On Feb. 24, the city council of Tucson, Ariz., voted 6-1 against an infill project. Nothing new? Not until you learn how local developer Jonathon D. Tate responded to rejection. He threatened to sue not the city, which had approved his plans, but the individual city council members, because they were not following the dictates of the law in their positions as council members. As a result, upon getting an opinion from the city attorney that council members really might be personally liable, they reversed themselves and approved the project by 6 -1 on April 21.

In the beginning

Tate's 6.52 acres in the foothills of the Tucson Mountains are totally surrounded by existing homes, a classic infill project. He completed the engineering and permitting requirements for 14 architect-designed production homes in a mini-subdivision he named WestView Estates.

Tate played by the rules. He received his city approvals in November 2002 and Community Design Review Committee approval in January 2003. The project just needed an OK from the Tucson city council. But the council rejected the project, despite the other approvals, because they thought it was ugly. In response, Tate hired a lawyer to bring suit against the individual council members.

Believe it or not

Just like corporate executives, elected officials can be held personally liable if they act beyond their legal authority. An easy way to understand how council members might exceed their authority is to compare council actions to building inspections. Consider a home wired to an approved plan and prevailing codes, awaiting inspection approval. The role of the inspector is to ensure that the electrician did the job according to the rules of both the code and the approved plan. If the inspector refuses to approve the job simply because he or she doesn't like it, that is an action outside the inspector's legal authority.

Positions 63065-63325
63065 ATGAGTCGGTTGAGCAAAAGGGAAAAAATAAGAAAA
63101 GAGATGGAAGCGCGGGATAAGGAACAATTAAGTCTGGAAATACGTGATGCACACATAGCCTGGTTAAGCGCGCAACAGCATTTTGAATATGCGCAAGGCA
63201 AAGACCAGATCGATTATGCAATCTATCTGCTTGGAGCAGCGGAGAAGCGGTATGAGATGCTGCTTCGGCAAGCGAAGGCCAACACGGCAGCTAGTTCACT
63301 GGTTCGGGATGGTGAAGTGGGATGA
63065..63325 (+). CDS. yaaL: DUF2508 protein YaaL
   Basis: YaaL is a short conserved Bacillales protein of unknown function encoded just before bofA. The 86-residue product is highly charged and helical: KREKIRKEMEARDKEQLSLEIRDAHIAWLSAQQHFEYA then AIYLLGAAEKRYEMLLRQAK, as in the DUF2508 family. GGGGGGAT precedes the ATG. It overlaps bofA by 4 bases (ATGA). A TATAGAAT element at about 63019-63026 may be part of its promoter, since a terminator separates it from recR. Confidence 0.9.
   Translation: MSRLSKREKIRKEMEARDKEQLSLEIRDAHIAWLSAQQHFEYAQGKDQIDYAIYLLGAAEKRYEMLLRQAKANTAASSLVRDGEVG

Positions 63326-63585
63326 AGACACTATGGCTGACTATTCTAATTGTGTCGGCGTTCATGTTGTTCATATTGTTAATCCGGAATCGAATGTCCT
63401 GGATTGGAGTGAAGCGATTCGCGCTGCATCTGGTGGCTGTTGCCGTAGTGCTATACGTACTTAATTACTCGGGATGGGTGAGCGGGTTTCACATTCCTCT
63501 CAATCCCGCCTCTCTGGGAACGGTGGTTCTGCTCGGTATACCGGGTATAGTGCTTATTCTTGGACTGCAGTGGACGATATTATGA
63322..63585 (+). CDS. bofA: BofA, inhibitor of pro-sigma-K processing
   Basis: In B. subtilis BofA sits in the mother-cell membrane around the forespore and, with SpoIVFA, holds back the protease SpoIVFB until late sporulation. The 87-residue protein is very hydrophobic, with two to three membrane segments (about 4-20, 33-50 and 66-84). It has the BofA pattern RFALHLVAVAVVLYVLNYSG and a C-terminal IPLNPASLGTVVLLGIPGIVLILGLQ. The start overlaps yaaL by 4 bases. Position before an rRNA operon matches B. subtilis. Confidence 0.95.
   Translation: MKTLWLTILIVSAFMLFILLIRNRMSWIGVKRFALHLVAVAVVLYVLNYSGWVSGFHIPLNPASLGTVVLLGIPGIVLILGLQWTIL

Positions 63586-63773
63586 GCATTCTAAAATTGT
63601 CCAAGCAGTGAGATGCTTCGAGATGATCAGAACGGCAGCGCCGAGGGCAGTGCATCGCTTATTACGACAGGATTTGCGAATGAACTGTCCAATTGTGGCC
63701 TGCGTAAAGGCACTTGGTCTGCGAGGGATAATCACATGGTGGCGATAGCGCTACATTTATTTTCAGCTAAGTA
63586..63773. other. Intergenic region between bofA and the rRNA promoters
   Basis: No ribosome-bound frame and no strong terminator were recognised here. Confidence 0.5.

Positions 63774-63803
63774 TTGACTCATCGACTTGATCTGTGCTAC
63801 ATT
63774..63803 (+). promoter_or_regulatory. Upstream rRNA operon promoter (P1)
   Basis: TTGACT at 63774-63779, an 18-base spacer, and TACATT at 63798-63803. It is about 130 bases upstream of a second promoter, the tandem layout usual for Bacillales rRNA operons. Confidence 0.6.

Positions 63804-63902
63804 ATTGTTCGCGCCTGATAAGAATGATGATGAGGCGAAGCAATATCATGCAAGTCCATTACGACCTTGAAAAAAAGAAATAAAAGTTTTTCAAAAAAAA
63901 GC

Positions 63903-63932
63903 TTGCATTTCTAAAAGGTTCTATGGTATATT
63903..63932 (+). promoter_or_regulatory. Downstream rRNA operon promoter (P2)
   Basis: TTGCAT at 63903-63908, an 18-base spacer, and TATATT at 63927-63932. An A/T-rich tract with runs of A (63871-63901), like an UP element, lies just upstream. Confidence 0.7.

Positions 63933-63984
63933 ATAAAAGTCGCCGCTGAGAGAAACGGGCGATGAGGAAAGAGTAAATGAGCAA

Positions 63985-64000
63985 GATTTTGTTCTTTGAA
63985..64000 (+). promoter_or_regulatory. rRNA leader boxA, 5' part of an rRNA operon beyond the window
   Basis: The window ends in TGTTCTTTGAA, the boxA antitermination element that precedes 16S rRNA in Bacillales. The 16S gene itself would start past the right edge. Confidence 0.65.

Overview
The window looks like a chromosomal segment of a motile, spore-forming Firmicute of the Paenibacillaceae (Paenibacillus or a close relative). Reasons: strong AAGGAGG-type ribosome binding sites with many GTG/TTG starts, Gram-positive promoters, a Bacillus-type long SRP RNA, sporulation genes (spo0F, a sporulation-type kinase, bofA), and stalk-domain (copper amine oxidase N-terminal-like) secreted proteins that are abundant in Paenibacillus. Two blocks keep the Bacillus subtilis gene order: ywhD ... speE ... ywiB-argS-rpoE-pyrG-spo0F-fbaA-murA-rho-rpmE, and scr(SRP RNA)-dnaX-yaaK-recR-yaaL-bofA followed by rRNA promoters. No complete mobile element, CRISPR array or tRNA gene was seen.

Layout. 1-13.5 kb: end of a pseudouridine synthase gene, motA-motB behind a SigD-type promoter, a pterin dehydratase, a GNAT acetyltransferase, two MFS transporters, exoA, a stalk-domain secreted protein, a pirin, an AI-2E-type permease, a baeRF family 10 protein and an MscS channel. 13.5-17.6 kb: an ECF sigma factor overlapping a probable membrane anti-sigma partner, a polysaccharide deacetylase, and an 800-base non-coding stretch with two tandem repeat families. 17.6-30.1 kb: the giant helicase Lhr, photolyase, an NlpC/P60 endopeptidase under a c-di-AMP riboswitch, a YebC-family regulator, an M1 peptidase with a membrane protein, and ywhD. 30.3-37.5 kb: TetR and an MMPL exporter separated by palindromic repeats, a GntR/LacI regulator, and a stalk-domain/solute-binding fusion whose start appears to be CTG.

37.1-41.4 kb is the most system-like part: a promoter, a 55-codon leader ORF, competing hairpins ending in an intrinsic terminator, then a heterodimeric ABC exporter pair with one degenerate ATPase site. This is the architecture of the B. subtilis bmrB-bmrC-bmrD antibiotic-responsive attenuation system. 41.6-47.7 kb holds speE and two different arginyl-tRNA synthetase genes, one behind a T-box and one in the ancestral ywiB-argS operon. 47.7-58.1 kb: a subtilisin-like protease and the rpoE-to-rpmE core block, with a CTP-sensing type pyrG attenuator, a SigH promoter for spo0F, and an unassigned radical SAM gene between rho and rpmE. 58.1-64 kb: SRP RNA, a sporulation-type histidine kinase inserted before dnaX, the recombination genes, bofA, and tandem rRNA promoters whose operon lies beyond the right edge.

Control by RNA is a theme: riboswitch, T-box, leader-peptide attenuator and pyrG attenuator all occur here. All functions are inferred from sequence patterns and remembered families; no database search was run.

Arizona law provides that the approval can't legally be "withheld unreasonably" if a plan meets the governing jurisdiction's development standards. City officials had determined that the subdivision plat was "in conformance with all applicable laws and ordinances and thus legally entitled to receive approval ... ."

Case history

In Tate's initial complaint his attorney, Lawrence Schubart, cited a number of similar cases: a 1988 case in Billings, Mont., in which Gerald Bateson was thwarted in his plans to build a condominium. Appealed all the way to the Ninth Circuit U.S. Court of Appeals, the opinion handed down read in part, "The council members ignored clearly established law and their attorney's advice. They are not shielded from personal liability." Also, "The meaning is clear: If a reasonable government official would understand that an action violates rights clearly established by the law, that action will give rise to individual liability... ."

There are other cases ruled on by the Third Circuit Court of Appeals in which builders and developers won with conclusions similar to the Bateson case. One of these cases was the 1998 case of Mission Springs Inc. vs. the city of Spokane, Wash., in which the Washington State Supreme Court found city officials to be individually liable for not approving a project. A 2003 Ninth Circuit Court case of Kaahumanu vs. the county of Maui, Hawaii, also held that county officials were individually liable for arbitrary decisions rejecting land use "that met all applicable regulations." So there is significant precedent for developers suing legislative officials as individuals and winning.

Attorney Schubart has negotiated out-of-court settlements and/or won cases for other local developers and builders. One case involved Wong Family LLC, which wanted to develop the 80 acres it owned in Oro Valley, Ariz. In this case, Wong followed local zoning ordinances to subdivide and sell its property, but the town of Oro Valley used years of delaying tactics to subvert both the process and the plans. Wong won the right to develop per its plans and a cash settlement because of the delays.

On May 12, Tate's WestView Estates subdivision plat finally was officially approved. Tate and Schubart are now negotiating a monetary settlement to recover Tate's legal costs and losses during the time his perfectly legal project was delayed.

So, could you do this? Maybe. Have other builders and developers done so and won? Yes. It was worth the two extra months of time Tate spent to win approval, otherwise he would not have been able to build his subdivision at all. Moreover, Schubart and Tate also expect to recover the money spent in pursuing the case. Neither is worried about gaining approval for future legal projects.

Learn more about markets featured in this article: Tucson, AZ.